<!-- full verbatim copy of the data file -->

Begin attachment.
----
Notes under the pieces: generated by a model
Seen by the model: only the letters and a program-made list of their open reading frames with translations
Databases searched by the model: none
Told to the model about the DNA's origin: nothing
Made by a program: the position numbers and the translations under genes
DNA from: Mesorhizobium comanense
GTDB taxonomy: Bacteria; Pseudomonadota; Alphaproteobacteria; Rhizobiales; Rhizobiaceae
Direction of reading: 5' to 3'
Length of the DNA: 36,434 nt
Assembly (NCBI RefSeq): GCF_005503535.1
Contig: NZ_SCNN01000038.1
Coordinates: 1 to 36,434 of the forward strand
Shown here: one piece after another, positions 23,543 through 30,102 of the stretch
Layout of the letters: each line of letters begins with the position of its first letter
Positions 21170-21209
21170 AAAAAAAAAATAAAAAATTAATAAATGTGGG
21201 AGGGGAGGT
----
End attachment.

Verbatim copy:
Notes under the pieces: generated by a model
Seen by the model: only the letters and a program-made list of their open reading frames with translations
Databases searched by the model: none
Told to the model about the DNA's origin: nothing
Made by a program: the position numbers and the translations under genes
DNA from: Mesorhizobium comanense
GTDB taxonomy: Bacteria; Pseudomonadota; Alphaproteobacteria; Rhizobiales; Rhizobiaceae
Direction of reading: 5' to 3'
Length of the DNA: 36,434 nt
Assembly (NCBI RefSeq): GCF_005503535.1
Contig: NZ_SCNN01000038.1
Coordinates: 1 to 36,434 of the forward strand
Shown here: one piece after another, positions 23,543 through 30,102 of the stretch
Layout of the letters: each line of letters begins with the position of its first letter
Positions 21170-21209
21170 AAAAAAAAAATAAAAAATTAATAAATGTGGG
21201 AGGGGAGGT